Infant attention to male faces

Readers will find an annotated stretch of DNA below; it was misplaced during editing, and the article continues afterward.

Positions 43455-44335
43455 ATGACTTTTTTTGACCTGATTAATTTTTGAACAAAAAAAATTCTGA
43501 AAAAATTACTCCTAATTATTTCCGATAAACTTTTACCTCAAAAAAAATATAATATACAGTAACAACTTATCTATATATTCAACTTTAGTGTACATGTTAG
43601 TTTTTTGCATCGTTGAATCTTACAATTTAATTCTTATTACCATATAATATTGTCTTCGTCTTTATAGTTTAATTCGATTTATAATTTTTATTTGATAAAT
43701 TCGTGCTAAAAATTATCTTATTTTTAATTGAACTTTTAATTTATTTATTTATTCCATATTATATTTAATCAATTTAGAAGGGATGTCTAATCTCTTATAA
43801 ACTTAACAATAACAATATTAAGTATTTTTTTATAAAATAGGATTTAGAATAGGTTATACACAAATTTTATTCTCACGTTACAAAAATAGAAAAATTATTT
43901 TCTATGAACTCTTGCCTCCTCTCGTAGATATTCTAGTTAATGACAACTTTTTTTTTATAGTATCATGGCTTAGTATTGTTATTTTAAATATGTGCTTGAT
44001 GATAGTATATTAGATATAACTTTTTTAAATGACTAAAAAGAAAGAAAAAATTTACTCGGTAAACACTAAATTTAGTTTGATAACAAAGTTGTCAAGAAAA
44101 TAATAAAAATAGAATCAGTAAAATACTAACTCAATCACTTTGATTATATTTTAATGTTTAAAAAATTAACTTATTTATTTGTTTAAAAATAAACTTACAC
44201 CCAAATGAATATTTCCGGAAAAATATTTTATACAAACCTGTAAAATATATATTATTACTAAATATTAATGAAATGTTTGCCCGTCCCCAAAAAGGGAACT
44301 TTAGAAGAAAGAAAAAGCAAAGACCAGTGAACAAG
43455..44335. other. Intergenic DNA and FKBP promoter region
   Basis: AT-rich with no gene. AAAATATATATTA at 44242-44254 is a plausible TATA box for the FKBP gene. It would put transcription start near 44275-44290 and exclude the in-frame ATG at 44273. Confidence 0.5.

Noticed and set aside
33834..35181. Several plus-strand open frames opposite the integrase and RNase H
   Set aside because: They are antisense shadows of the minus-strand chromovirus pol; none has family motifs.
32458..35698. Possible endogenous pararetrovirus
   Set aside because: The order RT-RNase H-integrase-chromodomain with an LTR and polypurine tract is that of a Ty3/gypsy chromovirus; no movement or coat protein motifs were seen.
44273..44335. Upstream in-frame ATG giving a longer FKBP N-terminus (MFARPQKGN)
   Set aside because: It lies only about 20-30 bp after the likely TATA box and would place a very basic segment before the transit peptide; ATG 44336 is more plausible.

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Two experiments investigated how the cues of attractiveness, masculinity, and averageness contribute independently or jointly to elicit 6- and 12-month-old infants' attention toward male faces. In Experiment 1, infant interest in high vs. low attractive male faces depended on the masculinity of the face pair (i.e., infants looked longer at high relative to low attractive, low masculine male faces and looked longer at low relative to high attractive, medium masculine male faces), and infant interest in high vs. low masculine male faces depended on the infant's age (i.e., 12-month-olds, but not 6-month-olds, looked longer at low relative to high masculine male faces). In Experiment 2, infants looked longer at low relative to high masculine male faces only when the faces within the pair differed in both masculinity and attractiveness, and female infants looked longer at a low masculine averaged male face than low attractive, high masculine male faces. Although the combined pattern of results suggested that infant interest might be directed more toward low than high masculine male faces, particularly high attractive, low masculine male faces, the face pairings within which the longer looking occurred differed across the two studies. To ensure that these somewhat different results were not due to infants' inability to discriminate among the faces used in the studies, a third study demonstrated that infants at both ages could clearly differentiate among the faces used in the first two studies. The similarity of low masculine male faces to female faces is discussed as a possible reason for infant interest in these types of faces, and methodological differences between the first two studies are discussed as possibly accounting for the slightly different pattern of results. The results have implications for the development of attractiveness and masculinity stereotypes for male faces, and how well findings from the infant face perception literature generalize from female to male faces.